In conclusion, important canopy and ear traits were identified in these studies associated with increased FHB disease progression. Canopy traits able to influence the vertical dispersal of inoculum from crop debris such as tiller number and the horizontal spread between plants such as flag leaf length were associated positively with AUDPC of FHB. Similarly, ear traits creating more conducive environment for infection and colonization such as spikelet density favored disease development when caused by F. graminearum and F. culmorum. In contrast to disease, fungal biomass of the producers and number of spikelets per ear were associated with mycotoxin accumulation by F. graminearum, F. culmorum and F. langsethiae. Since tiller numbers and flag leaf length were found to correlate with the disease using ground and head inoculations, future studies to confirm genetic relationships with FHB susceptibility or resistance will be needed. Agronomy practices or cultivars with shorter flag leaves, lower tiller numbers together with less dense ears may escape disease in individual seasons caused by F. graminearum, F. culmorum, F. avenaceum, and Microdochium spp. although a trade off with yield by selecting or manipulating agronomy for these traits is likely and therefore the focus must remain on the improvement of genetic resistance to FHB.
SJ, AF, JF, and RR conceived the project and its components. SJ and AF performed the experiments and collected the data. SJ, RR, and RL developed and optimized the LCMS/MS assay. SJ, AF, and RR performed the data analysis and wrote the manuscript. JF, RL, and DS commented on the manuscript.
Conflict of Interest Statement
The authors declare that the research was conducted in the absence of any commercial or financial relationships that could be construed as a potential conflict of interest.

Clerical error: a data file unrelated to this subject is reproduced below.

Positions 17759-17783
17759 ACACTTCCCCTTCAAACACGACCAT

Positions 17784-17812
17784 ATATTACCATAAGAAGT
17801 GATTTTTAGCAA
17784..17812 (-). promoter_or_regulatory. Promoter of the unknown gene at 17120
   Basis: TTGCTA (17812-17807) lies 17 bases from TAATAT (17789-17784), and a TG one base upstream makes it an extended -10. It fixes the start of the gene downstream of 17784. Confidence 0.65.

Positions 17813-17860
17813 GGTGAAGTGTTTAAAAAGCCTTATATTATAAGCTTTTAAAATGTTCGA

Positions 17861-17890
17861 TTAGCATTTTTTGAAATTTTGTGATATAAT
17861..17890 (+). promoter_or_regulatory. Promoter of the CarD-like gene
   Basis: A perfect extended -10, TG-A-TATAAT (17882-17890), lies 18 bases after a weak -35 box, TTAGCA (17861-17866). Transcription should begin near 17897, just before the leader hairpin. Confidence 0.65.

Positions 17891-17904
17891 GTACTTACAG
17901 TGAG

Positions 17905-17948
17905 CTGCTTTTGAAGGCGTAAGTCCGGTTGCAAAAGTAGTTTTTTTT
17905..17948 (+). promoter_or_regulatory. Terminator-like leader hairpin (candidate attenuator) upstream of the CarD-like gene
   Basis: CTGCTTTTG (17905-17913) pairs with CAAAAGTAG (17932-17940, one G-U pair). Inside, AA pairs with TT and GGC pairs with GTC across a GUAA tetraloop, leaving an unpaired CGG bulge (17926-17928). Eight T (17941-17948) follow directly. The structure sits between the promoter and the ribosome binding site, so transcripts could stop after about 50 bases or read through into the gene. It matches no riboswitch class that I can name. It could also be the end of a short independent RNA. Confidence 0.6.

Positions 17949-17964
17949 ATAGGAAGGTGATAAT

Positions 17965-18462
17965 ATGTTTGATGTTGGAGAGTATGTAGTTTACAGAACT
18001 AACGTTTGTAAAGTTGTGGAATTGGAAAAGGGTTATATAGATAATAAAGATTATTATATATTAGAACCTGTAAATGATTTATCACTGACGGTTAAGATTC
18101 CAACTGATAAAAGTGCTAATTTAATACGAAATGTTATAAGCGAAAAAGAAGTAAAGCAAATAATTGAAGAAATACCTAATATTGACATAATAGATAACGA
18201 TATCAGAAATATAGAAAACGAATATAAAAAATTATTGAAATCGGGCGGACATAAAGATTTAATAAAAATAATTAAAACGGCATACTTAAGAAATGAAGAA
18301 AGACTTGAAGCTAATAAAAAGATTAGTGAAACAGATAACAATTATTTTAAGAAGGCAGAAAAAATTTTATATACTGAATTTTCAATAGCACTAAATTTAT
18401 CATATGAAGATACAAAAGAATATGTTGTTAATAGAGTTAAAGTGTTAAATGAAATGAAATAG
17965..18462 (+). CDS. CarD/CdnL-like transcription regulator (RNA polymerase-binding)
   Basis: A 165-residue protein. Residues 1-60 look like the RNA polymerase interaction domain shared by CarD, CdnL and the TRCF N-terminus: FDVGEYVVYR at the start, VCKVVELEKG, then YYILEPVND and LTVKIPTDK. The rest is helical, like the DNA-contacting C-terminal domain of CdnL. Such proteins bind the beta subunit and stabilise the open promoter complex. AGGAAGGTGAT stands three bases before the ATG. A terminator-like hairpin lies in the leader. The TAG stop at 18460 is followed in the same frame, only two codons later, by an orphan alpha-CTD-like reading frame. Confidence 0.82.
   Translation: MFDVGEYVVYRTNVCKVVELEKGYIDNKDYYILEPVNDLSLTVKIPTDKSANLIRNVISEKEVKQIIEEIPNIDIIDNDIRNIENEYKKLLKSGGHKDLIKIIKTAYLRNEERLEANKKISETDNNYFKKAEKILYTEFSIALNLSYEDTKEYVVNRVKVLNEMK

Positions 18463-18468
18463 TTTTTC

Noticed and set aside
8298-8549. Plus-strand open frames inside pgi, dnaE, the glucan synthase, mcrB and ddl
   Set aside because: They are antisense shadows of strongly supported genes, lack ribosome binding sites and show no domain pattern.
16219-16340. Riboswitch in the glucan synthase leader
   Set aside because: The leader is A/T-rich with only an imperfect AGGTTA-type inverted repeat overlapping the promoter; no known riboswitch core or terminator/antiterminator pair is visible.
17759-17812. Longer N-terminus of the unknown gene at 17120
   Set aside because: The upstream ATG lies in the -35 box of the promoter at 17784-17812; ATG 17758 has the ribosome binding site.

We would like to thank Jim Craigon at the University of Nottingham for the statistical advice. This work was supported by the Biotechnology and Biological Sciences Research Council [grant number BB/F017014/1] funding the Ph.D. studentship of SJ; and the Schlumberger foundation grant and the University of Nottingham funding the Ph.D. studentship of AF.
The Supplementary Material for this article can be found online at: https://www.frontiersin.org/articles/10.3389/fpls.2018.01021/full#supplementary-material
Data Sheet 1. Field experimental design.
Supplementary Table 1. Trait means for genotypes from individual experiments.
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Keywords: Fusarium head blight, disease avoidance, wheat, ear and canopy traits, pathogen DNA, mycotoxins
Citation: Jones S, Farooqi A, Foulkes J, Sparkes DL, Linforth R and Ray RV (2018) Canopy and Ear Traits Associated With Avoidance of Fusarium Head Blight in Wheat. Front. Plant Sci. 9:1021. doi: 10.3389/fpls.2018.01021
Received: 07 May 2018; Accepted: 22 June 2018;
Published: 31 July 2018.
Edited by:Brigitte Mauch-Mani, University of Neuchâtel, Switzerland
Reviewed by:Morten Lillemo, Norwegian University of Life Sciences, Norway
Franco Faoro, Università degli Studi di Milano, Italy
Copyright © 2018 Jones, Farooqi, Foulkes, Sparkes, Linforth and Ray. This is an open-access article distributed under the terms of the Creative Commons Attribution License (CC BY). The use, distribution or reproduction in other forums is permitted, provided the original author(s) and the copyright owner(s) are credited and that the original publication in this journal is cited, in accordance with accepted academic practice. No use, distribution or reproduction is permitted which does not comply with these terms.
*Correspondence: Rumiana V. Ray, email@example.com
†Present Address: Stephen Jones, The British Quinoa Company Ltd, Ellesmere, United Kingdom